Last Ones Standing

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Photo by Nick Ryan, Fairfax

The slow-motion death of newspapers as a vehicle for quality journalism rolls on, with periodic announcements of new waves of redundancies prompting anger, soul-searching and recrimination.

For those of us who escaped the industry years ago, there are feelings of both relief that we got out when we did and sympathy for journalists laid off by companies who still appear clueless about how to make the business work in a digital age.

But while the journalists’ mass walkouts and calls for public solidarity are completely understandable, the market realities facing the industry that has sheltered them for long can’t be ignored.

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Stuck Inside of Mobile

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Photo Courtesy The Guardian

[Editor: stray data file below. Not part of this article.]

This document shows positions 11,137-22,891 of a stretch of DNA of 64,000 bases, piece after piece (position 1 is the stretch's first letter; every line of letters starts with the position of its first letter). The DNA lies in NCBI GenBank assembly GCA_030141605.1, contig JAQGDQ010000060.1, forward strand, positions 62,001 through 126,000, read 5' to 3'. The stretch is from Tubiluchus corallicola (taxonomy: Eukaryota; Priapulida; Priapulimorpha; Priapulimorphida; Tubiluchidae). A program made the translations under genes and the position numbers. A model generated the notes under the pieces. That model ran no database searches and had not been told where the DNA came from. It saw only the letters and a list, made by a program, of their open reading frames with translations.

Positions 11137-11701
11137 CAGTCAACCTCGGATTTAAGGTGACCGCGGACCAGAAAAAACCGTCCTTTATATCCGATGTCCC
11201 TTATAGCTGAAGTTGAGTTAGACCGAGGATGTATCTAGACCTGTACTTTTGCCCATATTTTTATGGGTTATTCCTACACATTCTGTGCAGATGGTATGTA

The digital revolution will not be televised. And it’s not in the newspapers either. In fact, media companies don’t seem to get the revolution at all.

A decade and half since newspapers started distractedly plastering their content all over the internet (mistaking the web as just another publishing platform), the media owners are getting whacked anew. Continue reading

The Last Commons

Five hundred years ago, English capitalist farmers began a process known as “enclosure of the commons”, the forced and wholesale appropriation of public land – formerly used by villagers for arable farming.  Now corporate forces, led by Rupert Murdoch, and agents of the political Right are attempting a similar manoeuvre on public broadcasting – the broadcast commons. The ultimate price is our democracy. Continue reading

Hitting Them Where it Hurts

The previous post Radio Ga Ga looked at the ever deteriorating standards in Australian talkback radio – including inciting racial hate and prejuidice, cash for comment, distortion, lies, breaches of the rules of contempt and a general absence of any respect for the ethics of journalism.

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